To Tom Watson, "It looked like a playoff the whole day." And when the most open British Open in memory ended, Watson had picked off seven challengers--shot by shot--and won his fifth championship.

A tournament dotted with the beautiful, the bad and the bizarre was not officially over until Watson tapped in on the 72nd at Royal Birkdale for a nine-under-par 275 that beat Hale Irwin and Andy Bean by a shot, Graham Marsh by two and Lee Trevino by three.

But the shots that thrilled Watson most were a four-iron into the wind on the 11th hole, a 20-foot birdie putt on the 16th hole that gave him the outright lead for good and the two-iron second shot two holes later that all but clinched the title.

"That's what competition's all about," Watson said after his one-under 70 was good enough to avoid a playoff after eight very fine or very hot pros had a share of the lead at one time or other. As Watson was quick to emphasize, he "took" this tournament; last year at Troon he was given it by Nick Price and Bobby Clampett.

For Watson, the meaningful math is: his fifth British Open in nine years, each on a different course, and his first on an English links. Only Harry Vardon has won this tournament more times (six) and only Peter Thomson, James Braid and J.H. Taylor have won as many. Also, it is his eighth major championship, including two Masters and a U.S. Open. Greedy as he is about such matters, Watson thought it should have his ninth major.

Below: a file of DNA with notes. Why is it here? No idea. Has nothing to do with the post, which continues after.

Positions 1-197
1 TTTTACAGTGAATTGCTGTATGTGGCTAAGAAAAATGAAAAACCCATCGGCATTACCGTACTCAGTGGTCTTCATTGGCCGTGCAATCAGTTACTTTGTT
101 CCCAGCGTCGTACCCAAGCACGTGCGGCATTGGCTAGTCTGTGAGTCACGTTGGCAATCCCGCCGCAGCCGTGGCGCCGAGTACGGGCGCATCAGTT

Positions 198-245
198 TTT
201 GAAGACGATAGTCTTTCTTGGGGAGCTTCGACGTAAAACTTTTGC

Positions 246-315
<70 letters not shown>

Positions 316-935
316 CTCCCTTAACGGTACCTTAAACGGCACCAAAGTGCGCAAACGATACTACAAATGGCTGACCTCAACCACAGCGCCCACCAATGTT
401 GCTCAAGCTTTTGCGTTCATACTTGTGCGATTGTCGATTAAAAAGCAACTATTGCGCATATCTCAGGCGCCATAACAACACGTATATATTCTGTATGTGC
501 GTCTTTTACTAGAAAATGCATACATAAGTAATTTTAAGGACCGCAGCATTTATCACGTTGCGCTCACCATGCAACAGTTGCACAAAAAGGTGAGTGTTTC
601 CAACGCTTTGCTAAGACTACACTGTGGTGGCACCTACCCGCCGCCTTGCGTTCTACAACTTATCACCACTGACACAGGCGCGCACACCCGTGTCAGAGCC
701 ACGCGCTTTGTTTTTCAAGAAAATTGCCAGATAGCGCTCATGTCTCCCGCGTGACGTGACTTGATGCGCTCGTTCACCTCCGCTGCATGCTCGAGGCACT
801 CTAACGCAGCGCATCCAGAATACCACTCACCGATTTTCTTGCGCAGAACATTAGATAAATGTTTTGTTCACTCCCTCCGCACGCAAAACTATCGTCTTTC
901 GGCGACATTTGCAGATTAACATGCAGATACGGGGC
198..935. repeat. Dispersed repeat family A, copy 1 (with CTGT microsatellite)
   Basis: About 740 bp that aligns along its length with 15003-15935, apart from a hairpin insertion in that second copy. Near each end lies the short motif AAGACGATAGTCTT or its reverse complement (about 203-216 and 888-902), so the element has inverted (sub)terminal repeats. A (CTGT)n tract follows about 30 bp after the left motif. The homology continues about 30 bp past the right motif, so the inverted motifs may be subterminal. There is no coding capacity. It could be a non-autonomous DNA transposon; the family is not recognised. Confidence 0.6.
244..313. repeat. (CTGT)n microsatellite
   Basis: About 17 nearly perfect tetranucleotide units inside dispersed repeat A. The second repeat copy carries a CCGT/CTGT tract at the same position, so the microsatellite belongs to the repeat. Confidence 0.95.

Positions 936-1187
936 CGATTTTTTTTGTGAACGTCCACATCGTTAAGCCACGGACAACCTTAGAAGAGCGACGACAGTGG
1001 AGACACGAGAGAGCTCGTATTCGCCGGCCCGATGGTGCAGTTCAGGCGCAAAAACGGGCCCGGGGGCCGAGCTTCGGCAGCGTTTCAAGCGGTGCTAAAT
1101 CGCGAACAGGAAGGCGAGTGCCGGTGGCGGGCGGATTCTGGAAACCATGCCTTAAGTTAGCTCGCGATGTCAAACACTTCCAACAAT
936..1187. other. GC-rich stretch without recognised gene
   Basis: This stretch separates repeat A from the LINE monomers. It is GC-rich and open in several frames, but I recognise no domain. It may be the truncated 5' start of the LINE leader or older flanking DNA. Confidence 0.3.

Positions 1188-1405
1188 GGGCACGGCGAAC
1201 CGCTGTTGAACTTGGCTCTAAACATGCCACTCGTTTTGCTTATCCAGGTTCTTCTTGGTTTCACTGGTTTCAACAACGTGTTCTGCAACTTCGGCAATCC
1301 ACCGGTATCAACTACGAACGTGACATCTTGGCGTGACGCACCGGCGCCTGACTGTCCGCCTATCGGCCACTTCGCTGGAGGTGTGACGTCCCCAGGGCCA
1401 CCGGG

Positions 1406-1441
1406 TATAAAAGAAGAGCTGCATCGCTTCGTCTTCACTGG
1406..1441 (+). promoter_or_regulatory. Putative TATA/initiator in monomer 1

"I made up for the last nine at Oakmont," he said, a reference to losing a three-shot lead and the U.S. Open to Larry Nelson a month ago near Pittsburgh. "I put it on the players this time."

He surely did.

The always-gray, often-blustery final round got its first jolt when the obscure Marsh put a seven-under 277 on the board before most of the players nearly everyone thought would win had finished the front nine. He did that with a 64 that tied the course record Craig Stadler set the first day.

Seven under and the wind gusting. Hmmm. Could this be the first stolen British Open, the first in which nearly nobody saw any of the winner's last-round shots? The Australian said he birdied the fifth, sixth, 10th, 11th, 13th, 14th and 17th holes and we'll have to take his word for it.

Of the 26,666 fans climbing about the dunes-laden course, 26,664 seemed to be trying to will Briton Nick Faldo to victory. He one-putted the first five holes and caught Watson at one point. So dry was the course and so intent were they on seeing his every stroke, Faldo's fanatics stampeded every hole.

They crossed fairways with abandon when Faldo and playing partner Lee Trevino walked by, giving the impression someone was offering free lager on the other side. The lure was hope, that Faldo would become the first native since Tony Jacklin in 1969 to win the world's oldest tournament.

But Faldo faded, with bogeys on the sixth, 12th, 14th and 16th. At the par-3 12th, he hit an ugly hook hook that bounced high off a hill 80 feet from the cup and off the hand of Gary Owens of suburban Southport.

Owens said he was protecting his face, but the ball popped halfway down the hill and halfway to the hole. "Best we could do with it, Nick," a fan shouted when Faldo arrived.

The best Faldo could do with that severe downhill lie in thick rough was pitch to nine feet. His par putt never touched the hole. Four holes later, his fight was finished.